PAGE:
“Are you telling me that there’s a real Voldemort?” Jane asked, what little color she had leeching from her face. Andrea smacked Jane’s arm and rolled her eyes. Jane winced and cried. “What? It’s a legitimate question!”
I chuckled despite myself. “These rebellious family members said that the witch who can’t harm can’t heal, that there has to be a balance of both. And unfortunately, this philosophy led to a few . . . well, let’s call them magical amputations. This was unacceptable to the main contingent of McGavocks, and they asked these rogue relatives to leave.
“So that branch left the village and settled halfway across the country. Several of the witches married into the Kerrigans, a local family who raised their children according to a more strident magical philosophy. While the McGavocks flourished and enjoyed plentiful harvests and peace, the Kerrigan branch got more aggressive and bitter—although as a side note, they have made a considerable amount of money in the last century or so manufacturing small arms. Anyway, the Kerrigans went out looking for problems to ‘solve’ with their magic. Because, in their opinion, some people just needed smiting. And eventually, that included members of the McGavock family, which started a vicious cycle of retaliation and misinterpretation.”
“It’s like the magical Hatfields and McCoys,” Andrea marveled.
“You’re not entirely wrong,” I admitted. “We lost people on both sides, to violence and curses. About three hundred years ago, the two matriarchs of the families met and agreed that matters had gone far enough. They selected four objects representing each of the elements and blessed them with magic from both sides. These objects, which they called the Elements, were scattered to the winds, given to strangers, sold to tinkers, that sort of thing. The matriarchs agreed that the family that found all four objects first would be able to bind the other branch.”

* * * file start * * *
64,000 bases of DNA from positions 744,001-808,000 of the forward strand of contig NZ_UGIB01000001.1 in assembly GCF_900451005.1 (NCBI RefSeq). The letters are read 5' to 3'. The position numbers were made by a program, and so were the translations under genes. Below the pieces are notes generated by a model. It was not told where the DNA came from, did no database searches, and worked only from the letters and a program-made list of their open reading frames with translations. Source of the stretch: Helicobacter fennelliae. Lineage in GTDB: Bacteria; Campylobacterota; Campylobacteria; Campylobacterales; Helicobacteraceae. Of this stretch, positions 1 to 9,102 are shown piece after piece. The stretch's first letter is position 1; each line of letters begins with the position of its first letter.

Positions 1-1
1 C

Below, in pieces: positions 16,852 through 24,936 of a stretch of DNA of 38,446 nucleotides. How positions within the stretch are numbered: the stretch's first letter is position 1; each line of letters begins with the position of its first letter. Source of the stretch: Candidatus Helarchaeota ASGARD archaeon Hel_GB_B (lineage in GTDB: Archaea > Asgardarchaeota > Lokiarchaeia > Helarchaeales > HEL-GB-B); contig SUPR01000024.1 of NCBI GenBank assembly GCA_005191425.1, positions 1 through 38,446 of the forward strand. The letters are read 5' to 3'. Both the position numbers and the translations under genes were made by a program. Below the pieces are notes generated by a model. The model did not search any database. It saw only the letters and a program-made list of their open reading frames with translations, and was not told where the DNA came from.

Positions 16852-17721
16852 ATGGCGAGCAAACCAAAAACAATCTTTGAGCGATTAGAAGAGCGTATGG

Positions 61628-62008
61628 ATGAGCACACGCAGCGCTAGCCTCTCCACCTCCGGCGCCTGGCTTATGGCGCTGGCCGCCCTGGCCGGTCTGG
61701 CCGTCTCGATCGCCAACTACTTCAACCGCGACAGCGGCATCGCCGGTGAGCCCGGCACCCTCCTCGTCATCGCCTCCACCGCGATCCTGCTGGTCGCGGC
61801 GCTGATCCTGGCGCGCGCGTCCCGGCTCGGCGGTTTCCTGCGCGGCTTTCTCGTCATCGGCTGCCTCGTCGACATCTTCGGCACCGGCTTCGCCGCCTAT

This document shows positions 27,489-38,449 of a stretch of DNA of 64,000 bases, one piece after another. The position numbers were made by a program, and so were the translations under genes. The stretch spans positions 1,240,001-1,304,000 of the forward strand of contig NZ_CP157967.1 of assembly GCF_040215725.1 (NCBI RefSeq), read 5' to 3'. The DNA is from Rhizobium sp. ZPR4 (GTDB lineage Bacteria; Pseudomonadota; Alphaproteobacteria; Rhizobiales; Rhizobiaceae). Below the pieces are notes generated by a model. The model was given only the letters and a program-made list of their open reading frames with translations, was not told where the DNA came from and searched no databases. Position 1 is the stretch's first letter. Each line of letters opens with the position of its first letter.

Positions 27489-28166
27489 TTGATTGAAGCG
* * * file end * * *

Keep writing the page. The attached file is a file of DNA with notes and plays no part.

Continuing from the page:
“Like magical Pokémon?” Andrea asked.
“If I wasn’t under an enormous amount of stress, I would find that funny,” I assured her. “The potential of losing our magic was a considerable risk, a risk I can only imagine was inspired by desperation. It took decades, but we rounded up the Elements first and bound the Kerrigans from doing magical harm. For the most part, they’re no more powerful than the average disenfranchised teenager who has seen The Craft once too often. The most they’re able to pull off is a stirring of air, which, honestly, could be done with a strategically placed fan, so it’s not terribly impressive. But every one hundred years, on the night of the summer solstice, the binding has to be repeated by the family’s strongest witch. This leaves a small window of time in which the Kerrigans have the chance to obtain the objects and undo the binding, reversing it onto my family. They tried it once in the early 1900s, and my nana Fee’s great-grandmother laid down a witchcraft bitch-slapping of epic proportions. I also hear there was a mighty non-magical slap involved. And now it’s my generation’s turn, and by some bizarre accident of birth, the so-called strongest witch in my family happens to be sitting here in front of you.”
A Cheshire cat’s smile split Jane’s face. Andrea held up her hand and said, “No!”
“You don’t even know what I was going to ask!” Jane huffed.
“Whatever juvenile, ill-conceived test of her abilities you were about to demand could only end in tears.”
I stared at both of them. These were the people Mr. Wainwright had entrusted with his shop? They were the ones who were supposed to help me track down the Elements?
I was doomed.
“Sorry, Nola, you were saying?” Andrea asked, pouring me another cup of coffee.
“Under normal circumstances, the binding wouldn’t be a problem,” I said. “It’s just a minor incantation spoken over the artifacts. Around the time Mr. Wainwright visited all those years ago, Nana got rather worried about an increase in Kerrigan-related violence. She saw that he was trustworthy, that he was devoted to the pursuit of knowledge. So she took the objects out of the family vault and entrusted them to his care. She thought they would be safer with him.”